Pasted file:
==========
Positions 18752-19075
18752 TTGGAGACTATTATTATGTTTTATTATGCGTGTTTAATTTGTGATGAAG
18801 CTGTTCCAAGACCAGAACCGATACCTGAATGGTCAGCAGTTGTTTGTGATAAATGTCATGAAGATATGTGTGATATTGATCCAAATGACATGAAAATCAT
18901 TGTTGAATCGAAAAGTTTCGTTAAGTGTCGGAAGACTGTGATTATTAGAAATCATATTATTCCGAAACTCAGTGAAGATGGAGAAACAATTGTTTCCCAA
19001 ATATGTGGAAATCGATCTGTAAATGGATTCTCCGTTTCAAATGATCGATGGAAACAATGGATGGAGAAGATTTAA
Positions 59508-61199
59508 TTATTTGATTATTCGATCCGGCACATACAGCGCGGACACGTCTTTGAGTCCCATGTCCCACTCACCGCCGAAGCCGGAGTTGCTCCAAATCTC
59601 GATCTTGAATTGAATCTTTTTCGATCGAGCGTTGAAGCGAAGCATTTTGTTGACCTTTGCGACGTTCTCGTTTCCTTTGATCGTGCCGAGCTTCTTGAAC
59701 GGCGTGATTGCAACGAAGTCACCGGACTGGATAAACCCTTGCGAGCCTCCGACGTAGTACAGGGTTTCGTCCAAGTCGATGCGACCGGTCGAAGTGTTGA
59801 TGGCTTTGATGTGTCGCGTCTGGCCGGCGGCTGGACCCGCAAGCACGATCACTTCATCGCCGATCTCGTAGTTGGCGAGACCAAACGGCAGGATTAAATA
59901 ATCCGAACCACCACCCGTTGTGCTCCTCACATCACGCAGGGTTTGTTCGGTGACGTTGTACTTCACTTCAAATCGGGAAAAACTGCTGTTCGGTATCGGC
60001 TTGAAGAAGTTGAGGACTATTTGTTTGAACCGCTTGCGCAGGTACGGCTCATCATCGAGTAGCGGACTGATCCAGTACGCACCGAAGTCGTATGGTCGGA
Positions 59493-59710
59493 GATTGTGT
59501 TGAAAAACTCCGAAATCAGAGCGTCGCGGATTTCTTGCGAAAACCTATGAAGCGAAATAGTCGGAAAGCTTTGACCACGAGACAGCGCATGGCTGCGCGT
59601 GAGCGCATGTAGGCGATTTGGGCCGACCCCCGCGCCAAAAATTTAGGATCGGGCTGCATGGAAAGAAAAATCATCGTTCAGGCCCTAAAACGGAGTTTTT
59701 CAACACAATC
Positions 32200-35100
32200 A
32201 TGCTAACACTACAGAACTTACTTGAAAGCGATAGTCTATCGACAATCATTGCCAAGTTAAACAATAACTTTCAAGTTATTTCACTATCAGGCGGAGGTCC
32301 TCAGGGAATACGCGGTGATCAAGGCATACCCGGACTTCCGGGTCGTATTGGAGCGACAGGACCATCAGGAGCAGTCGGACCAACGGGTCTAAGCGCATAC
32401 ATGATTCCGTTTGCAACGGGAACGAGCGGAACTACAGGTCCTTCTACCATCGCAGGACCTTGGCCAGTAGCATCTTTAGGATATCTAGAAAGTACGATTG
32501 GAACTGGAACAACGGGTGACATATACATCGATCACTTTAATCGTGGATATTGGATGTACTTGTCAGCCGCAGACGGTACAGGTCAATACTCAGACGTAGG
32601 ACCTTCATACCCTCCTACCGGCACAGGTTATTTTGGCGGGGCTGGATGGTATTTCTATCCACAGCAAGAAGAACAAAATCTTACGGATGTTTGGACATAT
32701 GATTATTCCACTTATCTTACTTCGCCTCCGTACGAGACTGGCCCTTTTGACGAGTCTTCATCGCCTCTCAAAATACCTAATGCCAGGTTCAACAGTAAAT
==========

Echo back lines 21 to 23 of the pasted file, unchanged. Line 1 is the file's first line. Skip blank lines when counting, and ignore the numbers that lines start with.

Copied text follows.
32301 TCAGGGAATACGCGGTGATCAAGGCATACCCGGACTTCCGGGTCGTATTGGAGCGACAGGACCATCAGGAGCAGTCGGACCAACGGGTCTAAGCGCATAC
32401 ATGATTCCGTTTGCAACGGGAACGAGCGGAACTACAGGTCCTTCTACCATCGCAGGACCTTGGCCAGTAGCATCTTTAGGATATCTAGAAAGTACGATTG
32501 GAACTGGAACAACGGGTGACATATACATCGATCACTTTAATCGTGGATATTGGATGTACTTGTCAGCCGCAGACGGTACAGGTCAATACTCAGACGTAGG